Most measurements were in the range for acceptable pH, but at times the water was a bit basic in site 1 and site 4. These two sites are the last sites through which the water passes before leaving the park. Site 2, which on average has the lowest pH is the place where the water first enters the park. From this evidence it would seem that the water becomes more basic as it travels through the park. We tried to discover what could be causing this pH increase, but no sources were readily apparent. It is possible that the soil in the park is increasing the pH, but as long as the problem doesn’t worsen, there is no need to investigate the issue further. The dissolved oxygen measurements were also a little troubling, especially on 11/8. It is possible that the instrument was calibrated differently on that day because there is no reason why the oxygen levels should decrease. Dissolved oxygen generally increases when the water temperature decreases, and although the temperature did increase that week from the previous week, it did not increase dramatically enough to justify the loss in oxygen. Because these measurements were only slightly too low and only on one day of measurements, it doesn’t appear to be a huge problem. If the problem did persist, I might recommend extracting some of the vegetation from the creek bed in order to decrease the possibility of eutrophication, which can decrease oxygen levels.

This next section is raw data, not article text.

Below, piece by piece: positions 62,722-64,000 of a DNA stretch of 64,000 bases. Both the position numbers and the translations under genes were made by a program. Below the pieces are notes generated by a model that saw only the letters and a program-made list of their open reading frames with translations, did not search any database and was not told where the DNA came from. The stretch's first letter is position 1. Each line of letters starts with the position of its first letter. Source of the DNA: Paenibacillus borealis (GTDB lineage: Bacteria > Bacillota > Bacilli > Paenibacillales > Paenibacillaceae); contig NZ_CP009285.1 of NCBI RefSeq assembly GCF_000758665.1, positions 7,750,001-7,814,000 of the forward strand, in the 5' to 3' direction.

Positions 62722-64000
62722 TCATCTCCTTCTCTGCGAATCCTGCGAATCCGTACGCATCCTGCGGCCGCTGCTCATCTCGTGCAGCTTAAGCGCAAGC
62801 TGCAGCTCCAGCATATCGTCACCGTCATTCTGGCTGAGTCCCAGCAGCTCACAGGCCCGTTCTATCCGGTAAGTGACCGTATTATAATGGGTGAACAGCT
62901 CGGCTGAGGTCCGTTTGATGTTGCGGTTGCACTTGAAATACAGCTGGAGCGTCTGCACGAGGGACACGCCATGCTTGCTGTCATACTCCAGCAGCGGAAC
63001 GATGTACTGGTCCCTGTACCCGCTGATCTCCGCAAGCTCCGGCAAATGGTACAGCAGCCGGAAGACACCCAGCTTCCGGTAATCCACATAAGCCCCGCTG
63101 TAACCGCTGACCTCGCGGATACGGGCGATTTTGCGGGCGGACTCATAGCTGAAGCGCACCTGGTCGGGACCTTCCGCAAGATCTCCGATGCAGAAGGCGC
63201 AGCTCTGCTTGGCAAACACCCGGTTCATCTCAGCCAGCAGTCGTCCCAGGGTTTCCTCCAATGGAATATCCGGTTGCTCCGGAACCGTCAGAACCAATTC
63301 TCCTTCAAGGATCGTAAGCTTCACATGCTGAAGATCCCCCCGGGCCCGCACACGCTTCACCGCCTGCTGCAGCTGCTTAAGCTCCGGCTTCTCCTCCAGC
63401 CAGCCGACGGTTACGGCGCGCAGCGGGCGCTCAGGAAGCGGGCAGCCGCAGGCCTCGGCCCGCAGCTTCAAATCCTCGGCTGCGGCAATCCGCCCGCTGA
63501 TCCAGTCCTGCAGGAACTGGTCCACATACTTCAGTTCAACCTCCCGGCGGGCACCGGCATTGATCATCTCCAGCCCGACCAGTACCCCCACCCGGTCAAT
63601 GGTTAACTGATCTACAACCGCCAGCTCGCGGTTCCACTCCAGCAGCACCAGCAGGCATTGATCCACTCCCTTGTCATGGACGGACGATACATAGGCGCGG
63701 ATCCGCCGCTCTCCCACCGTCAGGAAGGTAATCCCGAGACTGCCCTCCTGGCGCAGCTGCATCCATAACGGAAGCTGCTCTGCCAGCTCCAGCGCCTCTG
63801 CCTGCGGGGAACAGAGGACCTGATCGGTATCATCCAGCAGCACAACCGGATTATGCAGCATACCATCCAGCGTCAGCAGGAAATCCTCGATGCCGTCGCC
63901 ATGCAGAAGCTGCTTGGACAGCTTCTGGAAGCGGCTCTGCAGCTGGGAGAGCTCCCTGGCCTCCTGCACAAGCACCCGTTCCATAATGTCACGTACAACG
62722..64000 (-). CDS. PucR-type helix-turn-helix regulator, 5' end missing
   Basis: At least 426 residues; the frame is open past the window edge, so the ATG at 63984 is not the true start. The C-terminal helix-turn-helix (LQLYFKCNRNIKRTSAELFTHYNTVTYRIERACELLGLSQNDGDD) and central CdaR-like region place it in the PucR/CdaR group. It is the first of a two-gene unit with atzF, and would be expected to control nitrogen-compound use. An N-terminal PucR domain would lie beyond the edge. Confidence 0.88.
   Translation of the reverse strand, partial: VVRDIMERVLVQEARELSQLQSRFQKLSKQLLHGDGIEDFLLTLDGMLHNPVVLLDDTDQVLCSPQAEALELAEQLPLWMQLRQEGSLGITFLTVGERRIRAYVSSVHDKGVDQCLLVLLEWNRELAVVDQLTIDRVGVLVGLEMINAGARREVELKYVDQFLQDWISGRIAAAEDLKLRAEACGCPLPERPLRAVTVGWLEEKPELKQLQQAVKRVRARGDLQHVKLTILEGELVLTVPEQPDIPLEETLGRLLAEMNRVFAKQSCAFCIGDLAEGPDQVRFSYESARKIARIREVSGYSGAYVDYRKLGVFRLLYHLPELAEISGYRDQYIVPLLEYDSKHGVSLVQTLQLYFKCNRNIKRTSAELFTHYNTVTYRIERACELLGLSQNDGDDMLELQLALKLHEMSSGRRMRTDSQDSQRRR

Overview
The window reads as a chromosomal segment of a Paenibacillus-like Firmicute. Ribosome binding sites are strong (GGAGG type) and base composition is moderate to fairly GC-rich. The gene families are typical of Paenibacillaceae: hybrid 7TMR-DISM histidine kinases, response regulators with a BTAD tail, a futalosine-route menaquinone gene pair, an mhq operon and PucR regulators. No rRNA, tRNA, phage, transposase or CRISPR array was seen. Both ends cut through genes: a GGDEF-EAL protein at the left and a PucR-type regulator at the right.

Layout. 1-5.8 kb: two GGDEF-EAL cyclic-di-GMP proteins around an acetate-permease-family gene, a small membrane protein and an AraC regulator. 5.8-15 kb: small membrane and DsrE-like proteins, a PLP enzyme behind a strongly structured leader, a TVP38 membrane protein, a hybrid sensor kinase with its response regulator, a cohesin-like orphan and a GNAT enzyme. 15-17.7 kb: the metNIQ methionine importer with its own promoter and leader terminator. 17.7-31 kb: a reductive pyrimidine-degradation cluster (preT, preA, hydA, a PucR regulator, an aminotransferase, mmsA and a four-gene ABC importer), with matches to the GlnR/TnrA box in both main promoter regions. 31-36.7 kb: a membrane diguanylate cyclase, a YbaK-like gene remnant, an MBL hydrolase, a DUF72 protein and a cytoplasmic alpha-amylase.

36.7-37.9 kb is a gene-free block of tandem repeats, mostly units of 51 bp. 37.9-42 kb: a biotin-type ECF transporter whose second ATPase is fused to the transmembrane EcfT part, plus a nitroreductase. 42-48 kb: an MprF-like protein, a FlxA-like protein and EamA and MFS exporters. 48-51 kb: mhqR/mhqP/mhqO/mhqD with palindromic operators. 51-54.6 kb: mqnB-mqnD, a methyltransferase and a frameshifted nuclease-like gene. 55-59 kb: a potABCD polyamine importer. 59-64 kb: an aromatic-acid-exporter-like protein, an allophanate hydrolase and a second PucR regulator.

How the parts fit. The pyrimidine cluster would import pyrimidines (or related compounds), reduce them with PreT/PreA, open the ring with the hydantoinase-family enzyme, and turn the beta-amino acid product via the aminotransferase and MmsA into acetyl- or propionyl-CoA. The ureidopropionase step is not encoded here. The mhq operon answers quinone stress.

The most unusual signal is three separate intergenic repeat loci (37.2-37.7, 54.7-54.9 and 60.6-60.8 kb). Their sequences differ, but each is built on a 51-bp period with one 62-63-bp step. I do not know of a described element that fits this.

Although the water in the creek has looked pretty good for a while
now, we are still faced with the problem of not having enough of it. The Doan
creek did not actually connect with Mill Creek until 11/8, after an unusually
large amount of rain and in a dryer year it is possible that the creek may never
reach Mill Creek at all. Obviously salmon will not be able to migrate up Doan
Creek if they are not able to reach it. Luckily, the park will be receiving
a large piece of adjoining farm land in the next couple of years and they will
reroute the water that is now used to irrigate those crops into Doan Creek.
I asked if they plan on stocking the stream, but as of now, they have no concrete
plans. They do have a program where they give elementary school classrooms fingerlings
to raise and then release, and they have considered letting the children release
them into Doan Creek in the next couple of years.
Although not much can be done for Doan Creek at this point, the internship was a very enjoyable experience. Not only did I learn about their stream restoration efforts, but I also learned a great deal about replacing weeds and non-native plant species with native species. Their main goal at the park is to return the land to the state it was in when it was inhabited by the Whitmans, and while the restoration of Doan Creek is a part of this effort, their main concern is still revegetation. I was also able to talk to Roger about the inner workings of the park and how they maintain their funding from the government for our project. Unfortunately, I was not able to talk to other rangers and employees at length, but Roger gave me a sense of their duties during an average workday. Although working for the National Park Service is not something that I see myself doing in the future, the internship provided me with an interesting glimpse into an institution that has played a very important role in the environmental history of the United States.